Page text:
Foxfury Breakthrough
Page 1 of 2 12 LastLast
Results 1 to 30 of 47

Thread: Fenix TK45 Review (XP-G R4 Testing Sample): RUNTIMES, BEAMSHOTS and more!

  1. #1

    Cool Fenix TK45 Review (XP-G R4 Testing Sample): RUNTIMES, BEAMSHOTS and more!

    Reviewer's Note: The pre-release Fenix TK45 was provided for review by Fenix and the Canadian Fenix distributor Notosora International Imports Ltd. Please see their websites for more info. Note that my review is of a pre-release engineering version sent for beta-testing.

    Warning: pic heavy, as usual

    Note: Fenix has sent a number of these out to CPF members to review, so I urge you to check out other reviews posted here (especially for the additional beamshots).


    Manufacturer Specifications: (taken from the Fenix manual and website).
    • 3 x Cree XP-G LED (R5) (note: review sample is R4 output bin)
    • Four types of lighting mode: Turbo (760 Lumens, 2Hrs) -> Low (8 Lumens, 232Hrs) -> Mid (95 Lumens, 22Hrs) -> High (312 Lumens, 6.5 Hrs) (Tested with 2500mAh Ni-MH battery)
    • Three types of flashing mode: Strobe, SOS, Warning flash
    • Max beam length: 200 meters
    • Digitally regulated output - maintains constant brightness
    • Intelligent memory function
    • Outstanding heat sinking performance offers long working time in Turbo mode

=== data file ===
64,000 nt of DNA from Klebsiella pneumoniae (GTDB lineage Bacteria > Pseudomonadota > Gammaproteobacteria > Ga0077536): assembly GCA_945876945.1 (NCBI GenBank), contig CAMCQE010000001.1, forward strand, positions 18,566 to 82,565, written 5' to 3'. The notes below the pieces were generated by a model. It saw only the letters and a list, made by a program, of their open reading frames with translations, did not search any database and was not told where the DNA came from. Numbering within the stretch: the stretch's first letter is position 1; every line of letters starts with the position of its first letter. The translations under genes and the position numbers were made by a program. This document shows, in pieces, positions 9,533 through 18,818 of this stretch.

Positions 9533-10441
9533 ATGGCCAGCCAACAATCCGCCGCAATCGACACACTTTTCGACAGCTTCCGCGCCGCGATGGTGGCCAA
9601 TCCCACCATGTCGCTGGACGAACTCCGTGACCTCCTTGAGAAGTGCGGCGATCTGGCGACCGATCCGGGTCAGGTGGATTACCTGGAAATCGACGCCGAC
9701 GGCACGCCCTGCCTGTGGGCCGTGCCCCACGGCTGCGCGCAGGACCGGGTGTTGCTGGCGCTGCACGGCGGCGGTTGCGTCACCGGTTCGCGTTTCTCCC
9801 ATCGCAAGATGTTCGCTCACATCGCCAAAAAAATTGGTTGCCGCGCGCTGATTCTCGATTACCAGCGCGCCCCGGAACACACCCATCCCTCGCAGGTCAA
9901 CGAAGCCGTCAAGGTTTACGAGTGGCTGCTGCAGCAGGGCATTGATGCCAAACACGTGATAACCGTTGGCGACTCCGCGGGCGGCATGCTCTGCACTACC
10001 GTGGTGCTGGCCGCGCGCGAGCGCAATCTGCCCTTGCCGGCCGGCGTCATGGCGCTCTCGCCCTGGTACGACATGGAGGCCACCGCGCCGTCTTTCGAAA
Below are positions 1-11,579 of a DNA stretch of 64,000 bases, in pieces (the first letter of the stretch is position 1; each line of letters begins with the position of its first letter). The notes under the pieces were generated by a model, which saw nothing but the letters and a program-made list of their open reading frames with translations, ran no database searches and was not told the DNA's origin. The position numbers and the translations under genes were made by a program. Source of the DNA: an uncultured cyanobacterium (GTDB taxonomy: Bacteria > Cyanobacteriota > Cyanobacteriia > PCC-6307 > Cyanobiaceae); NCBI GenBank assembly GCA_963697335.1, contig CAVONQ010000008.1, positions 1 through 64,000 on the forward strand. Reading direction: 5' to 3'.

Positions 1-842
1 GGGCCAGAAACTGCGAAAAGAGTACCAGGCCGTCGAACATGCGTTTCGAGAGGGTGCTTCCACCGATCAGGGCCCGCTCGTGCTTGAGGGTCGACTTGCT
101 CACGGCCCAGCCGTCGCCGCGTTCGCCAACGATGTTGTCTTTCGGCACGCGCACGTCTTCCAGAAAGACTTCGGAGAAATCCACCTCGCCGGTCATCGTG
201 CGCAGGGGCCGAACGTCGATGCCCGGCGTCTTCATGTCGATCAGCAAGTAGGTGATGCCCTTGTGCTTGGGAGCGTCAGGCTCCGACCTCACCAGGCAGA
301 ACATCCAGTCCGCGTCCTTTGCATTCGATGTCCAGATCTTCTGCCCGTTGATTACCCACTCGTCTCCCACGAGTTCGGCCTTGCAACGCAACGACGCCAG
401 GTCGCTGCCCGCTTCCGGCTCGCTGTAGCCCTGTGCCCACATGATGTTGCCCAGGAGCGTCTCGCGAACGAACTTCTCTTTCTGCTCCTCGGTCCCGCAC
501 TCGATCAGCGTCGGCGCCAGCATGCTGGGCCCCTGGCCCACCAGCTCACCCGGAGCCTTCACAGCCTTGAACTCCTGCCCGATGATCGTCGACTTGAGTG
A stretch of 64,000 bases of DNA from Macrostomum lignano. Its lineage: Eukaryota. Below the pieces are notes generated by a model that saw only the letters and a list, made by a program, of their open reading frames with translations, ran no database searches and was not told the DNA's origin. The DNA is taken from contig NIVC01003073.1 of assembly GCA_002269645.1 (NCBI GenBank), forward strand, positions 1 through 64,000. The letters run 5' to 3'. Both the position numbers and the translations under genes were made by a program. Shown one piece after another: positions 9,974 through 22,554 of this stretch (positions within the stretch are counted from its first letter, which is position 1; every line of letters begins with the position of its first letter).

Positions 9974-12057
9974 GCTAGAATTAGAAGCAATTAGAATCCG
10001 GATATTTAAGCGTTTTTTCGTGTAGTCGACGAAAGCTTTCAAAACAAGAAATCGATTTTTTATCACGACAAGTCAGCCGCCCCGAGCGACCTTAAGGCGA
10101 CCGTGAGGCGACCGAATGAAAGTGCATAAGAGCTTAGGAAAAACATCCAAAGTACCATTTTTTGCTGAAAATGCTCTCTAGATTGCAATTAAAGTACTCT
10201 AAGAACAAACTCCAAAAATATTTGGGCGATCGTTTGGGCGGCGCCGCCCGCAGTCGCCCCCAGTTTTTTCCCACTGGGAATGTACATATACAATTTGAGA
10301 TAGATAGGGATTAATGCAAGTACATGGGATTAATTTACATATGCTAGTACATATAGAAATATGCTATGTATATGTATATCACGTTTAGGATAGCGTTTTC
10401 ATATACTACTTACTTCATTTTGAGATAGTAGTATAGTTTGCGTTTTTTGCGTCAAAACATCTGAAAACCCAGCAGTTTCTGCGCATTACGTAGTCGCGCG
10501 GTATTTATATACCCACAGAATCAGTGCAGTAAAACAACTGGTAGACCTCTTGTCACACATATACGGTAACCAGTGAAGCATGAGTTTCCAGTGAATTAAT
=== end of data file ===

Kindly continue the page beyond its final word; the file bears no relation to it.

• Uses eight 1.5V AA (Ni-MH, Alkaline) batteries
    • 202mm (Length) x 39.2mm (Diameter) x 56mm (Head)
    • 324-gram weight (excluding batteries)
    • Made of durable aircraft-grade aluminum
    • Premium Type III hard-anodized anti-abrasive finish
    • Waterproof to IPX-8 Standard
    • Toughened ultra-clear glass lenses with anti-reflective coating
    • Sidewinder dual switch system
    • Capable of standing up securely on a flat surface to serve as a candle
    • Included accessories: Lanyard
    • MSRP: tbd

    The TK45 is the latest Fenix addition to the high-output/multi-emitter class of lights. Following up on their earlier 8xAA MC-E-based TK40, the 8xAA TK45 uses three of the current highest output single-die XP-G emitters (R5 in the shipping versions, R4 in the pre-release beta sample tested here). The light is thus suited for those of you looking for high output on common AA batteries.





    I have no idea what final packaging will look like – my light (clearly labeled “testing sample”) came in a fairly sturdy plastic case with a “beta testing instructions” sheet. I would expect the regular set of Fenix extras on the shipping versions.

    Clearly, the styling of this light is distinctive.




    From left to right: Duracell AA alkaline, Fenix TK45, ITP Polestar A6, Lumapower Mentor (2xC), Olight M30 (no extender), EagleTac M2C4

    Fenix TK45 Weight: 307.3g (no batteries), 514.7g (with batteries)
    Fenix TK45 Dimensions: 202mm, Width (bezel base) 50.6mm, Width (tailcap) 44.0